On a June morning, IDIS – Instituto para o Desenvolvimento do Investimento Social (Institute for the Development of Social Investment) and RPA – Rockefeller Philanthropy Advisors brought together philanthropists, members of business and family organizations, and civil society organizations for the launch of the brazilian version of ‘Operating Archetypes: Philanthropy’s New Analytical Tool for Strategic Clarity‘. The publication addresses and analyzes the main profiles of philanthropists and social investors, providing guidelines to maximize impact for each type of organization.
The study is an extension of the ‘The Philanthropic Framework’ project, promoted by Rockefeller Philanthropy Advisors in 2019 through interviews with 75 foundations, as well as dozens of working sessions with over 200 funders, experts, and research partners in the United States, Europe, Asia, Africa, and Latin America. The Brazilian version was published in partnership with IDIS, an RPA partner for over 10 years, in order to expand private social investment.
Learn more and download the publication:
Aligning resources with objectives for more effective philanthropy
Melissa Berman, CEO of Rockefeller Philanthropy Advisors and one of the authors of the publication, opened the event by presenting the goals and findings of the study. Melissa explained that the idea arose from the recognition of the need to systematize and renew existing philanthropic models in the face of emerging and growing global challenges. It was necessary for private social investment worldwide to also update itself in order to address such significant issues.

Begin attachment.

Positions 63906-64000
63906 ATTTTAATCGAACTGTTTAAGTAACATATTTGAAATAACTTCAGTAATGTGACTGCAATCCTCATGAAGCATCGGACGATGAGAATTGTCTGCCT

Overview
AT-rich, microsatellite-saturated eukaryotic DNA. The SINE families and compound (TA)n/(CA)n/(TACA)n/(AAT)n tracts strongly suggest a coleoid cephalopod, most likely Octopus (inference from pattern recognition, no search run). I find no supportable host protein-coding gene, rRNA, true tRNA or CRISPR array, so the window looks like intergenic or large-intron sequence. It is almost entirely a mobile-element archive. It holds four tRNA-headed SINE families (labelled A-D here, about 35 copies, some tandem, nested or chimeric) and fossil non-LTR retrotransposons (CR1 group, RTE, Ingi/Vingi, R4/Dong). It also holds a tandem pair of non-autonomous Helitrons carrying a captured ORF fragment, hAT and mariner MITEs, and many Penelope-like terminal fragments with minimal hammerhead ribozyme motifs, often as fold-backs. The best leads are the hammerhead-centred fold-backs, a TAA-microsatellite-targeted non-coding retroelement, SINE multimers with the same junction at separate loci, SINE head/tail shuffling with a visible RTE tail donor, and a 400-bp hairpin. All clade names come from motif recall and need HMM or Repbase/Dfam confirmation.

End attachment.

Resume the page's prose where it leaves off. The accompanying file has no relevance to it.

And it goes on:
“It is not possible to solve 21st-century problems with a 19th-century philanthropy model”
The CEO of Rockefeller explained that the 8 archetypes were created with the aim of providing a strategic planning guide for organizations, bridging the gap between their ultimate goals, purposes, and available resources.
After the initial presentation, a panel discussion took place on the findings and their implications for the Brazilian philanthropic sector. Moderated by Paula Fabiani (CEO of IDIS), the panel included the participation of Cassio França (Secretary-General of GIFE), Thiago Piazzetta (Project Manager at Boticário Group Foundation), and Patricia Loyola (Director of Social Management and Investment at Comunitas).
Piazzetta highlighted the work of Boticário Group Foundation, which supports organizations promoting biodiversity conservation in Brazil. The group was one of the featured cases in the publication and serves as an example of the so-called ‘Venture Catalyst’ archetype, a profile characterized by providing initial funding, often unrestricted, to new or less-established organizations. “We avoid funding large organizations and choose to support smaller and more innovative groups and companies”, says Thiago.
Boticário Group Foundation has already financed 1,600 non-established and innovative environmental conservation initiatives through donations and other financial instruments, including an environmental impact acceleration program to strengthen the investment capacity of the business community.
Cassio França added to the discussion the importance of organizations that apply the Venture Catalyst archetype in their actions to combat inequalities in the brazilian context. According to the Secretary-General of GIFE, this model ensures power to truly innovative and impactful organizations addressing brazilian challenges. “It is one of the most revolutionary aspects that can exist in Brazilian philanthropy”, he indicates.